The effectiveness of a multidisciplinary frailty team in reducing anticholinergic burden in frail older patients: A quantitative service evaluation

Victoria Neilson, Shea Palmer

Research output: Contribution to journalArticlepeer-review

Abstract

Increasing evidence suggests drugs known to have anticholinergic properties are an important safety concern in frail older patients and are known to cause cognitive and physical impairment.1,2,3 Prevalent medications such as antimuscarinics, psychotropic drugs and antihistamines amongst others have been demonstrated to possess anticholinergic activity.4 These drugs are commonly used for conditions such as urinary incontinence, behavioural and psychological symptoms of dementia and vertigo.

Anticholinergic agents block the neurotransmitter acetylcholine in the peripheral and central nervous systems, resulting in inhibition of parasympathetic nerve impulses causing delirium, constipation, dry mouth and agitation.5 Although useful in conditions such as those highlighted above, adverse outcomes such as falls, cognitive decline, delirium and increased mortality are frequently overlooked and underestimated by prescribers.6 Unwanted anticholinergic activity is often referred to as ‘burden’ and interventions to reduce this burden may provide benefit.

Original languageEnglish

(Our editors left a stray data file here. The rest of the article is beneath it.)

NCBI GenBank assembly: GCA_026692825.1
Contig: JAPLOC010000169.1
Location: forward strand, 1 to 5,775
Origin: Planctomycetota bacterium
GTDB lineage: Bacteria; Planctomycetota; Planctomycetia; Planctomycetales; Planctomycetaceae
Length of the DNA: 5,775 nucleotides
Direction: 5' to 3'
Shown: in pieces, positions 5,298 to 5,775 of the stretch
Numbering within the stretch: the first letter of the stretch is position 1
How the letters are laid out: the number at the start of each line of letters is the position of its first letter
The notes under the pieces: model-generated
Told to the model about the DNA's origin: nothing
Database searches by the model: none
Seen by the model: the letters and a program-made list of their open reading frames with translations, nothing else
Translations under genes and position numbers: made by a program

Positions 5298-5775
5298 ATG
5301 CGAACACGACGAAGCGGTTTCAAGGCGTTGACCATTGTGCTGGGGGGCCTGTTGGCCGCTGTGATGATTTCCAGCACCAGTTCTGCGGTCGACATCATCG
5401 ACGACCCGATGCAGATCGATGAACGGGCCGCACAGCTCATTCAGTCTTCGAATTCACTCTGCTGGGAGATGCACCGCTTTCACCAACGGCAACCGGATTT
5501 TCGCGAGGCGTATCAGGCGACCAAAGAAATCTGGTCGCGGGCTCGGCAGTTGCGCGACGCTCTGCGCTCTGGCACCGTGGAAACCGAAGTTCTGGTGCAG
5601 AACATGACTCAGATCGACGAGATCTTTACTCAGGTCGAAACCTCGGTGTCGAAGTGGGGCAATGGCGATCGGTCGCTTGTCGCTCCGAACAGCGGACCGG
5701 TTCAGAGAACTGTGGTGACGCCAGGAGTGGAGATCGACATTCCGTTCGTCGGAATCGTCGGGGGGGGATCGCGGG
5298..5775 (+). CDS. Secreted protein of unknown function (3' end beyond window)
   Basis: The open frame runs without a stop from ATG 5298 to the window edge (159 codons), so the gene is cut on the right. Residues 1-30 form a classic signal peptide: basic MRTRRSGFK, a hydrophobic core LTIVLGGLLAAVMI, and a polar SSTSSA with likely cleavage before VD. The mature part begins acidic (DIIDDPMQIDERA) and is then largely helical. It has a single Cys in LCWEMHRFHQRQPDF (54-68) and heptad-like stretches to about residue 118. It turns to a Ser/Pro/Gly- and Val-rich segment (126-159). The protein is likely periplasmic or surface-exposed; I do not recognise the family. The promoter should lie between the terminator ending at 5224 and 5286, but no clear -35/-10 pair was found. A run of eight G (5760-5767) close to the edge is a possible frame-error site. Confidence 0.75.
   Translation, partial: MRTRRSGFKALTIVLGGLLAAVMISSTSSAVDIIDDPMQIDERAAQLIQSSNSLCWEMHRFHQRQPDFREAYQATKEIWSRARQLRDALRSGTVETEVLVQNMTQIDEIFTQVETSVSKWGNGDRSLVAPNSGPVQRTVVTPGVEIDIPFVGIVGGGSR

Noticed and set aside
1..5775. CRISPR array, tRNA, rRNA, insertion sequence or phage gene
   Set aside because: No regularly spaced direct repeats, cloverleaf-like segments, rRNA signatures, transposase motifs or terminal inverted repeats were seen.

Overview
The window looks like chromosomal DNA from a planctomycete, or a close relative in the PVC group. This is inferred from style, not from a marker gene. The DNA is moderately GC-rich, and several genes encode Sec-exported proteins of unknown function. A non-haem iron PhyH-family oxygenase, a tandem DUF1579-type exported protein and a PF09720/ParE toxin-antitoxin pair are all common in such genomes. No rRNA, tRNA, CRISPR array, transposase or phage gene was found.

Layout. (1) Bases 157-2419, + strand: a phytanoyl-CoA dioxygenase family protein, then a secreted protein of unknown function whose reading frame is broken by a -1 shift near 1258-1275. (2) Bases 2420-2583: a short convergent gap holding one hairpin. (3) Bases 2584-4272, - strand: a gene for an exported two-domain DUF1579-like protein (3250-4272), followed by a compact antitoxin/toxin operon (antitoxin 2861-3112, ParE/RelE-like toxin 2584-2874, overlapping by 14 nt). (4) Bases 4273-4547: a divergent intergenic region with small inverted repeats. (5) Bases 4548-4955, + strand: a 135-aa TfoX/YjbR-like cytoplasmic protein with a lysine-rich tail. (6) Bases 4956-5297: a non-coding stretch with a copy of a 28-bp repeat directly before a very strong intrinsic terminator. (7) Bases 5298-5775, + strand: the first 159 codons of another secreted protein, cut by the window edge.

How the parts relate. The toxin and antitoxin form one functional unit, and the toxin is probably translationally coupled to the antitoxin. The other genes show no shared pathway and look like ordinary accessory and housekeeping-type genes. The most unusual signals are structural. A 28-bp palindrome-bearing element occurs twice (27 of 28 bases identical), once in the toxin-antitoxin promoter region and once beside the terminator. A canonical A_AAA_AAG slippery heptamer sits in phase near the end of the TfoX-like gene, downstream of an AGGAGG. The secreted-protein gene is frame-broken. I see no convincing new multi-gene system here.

Pages (from-to)943-947
Number of pages5
JournalGeriatric Nursing
Volume42
Issue number4
Early online date12 Jun 2021
DOIs
Publication statusPublished - 1 Jul 2021
Externally publishedYes

Bibliographical note

NOTICE: this is the author’s version of a work that was accepted for publication in Geriatric Nursing. Changes resulting from the publishing process, such as peer review, editing, corrections, structural formatting, and other quality control mechanisms may not be reflected in this document. Changes may have been made to this work since it was submitted for publication. A definitive version was subsequently published in Geriatric Nursing, 42:4, (2021) DOI: 10.1016/j.gerinurse.2021.04.029

© 2021, Elsevier. Licensed under the Creative Commons Attribution-NonCommercial-NoDerivatives 4.0 International http://creativecommons.org/licenses/by-nc-nd/4.0/

ASJC Scopus subject areas

  • Gerontology

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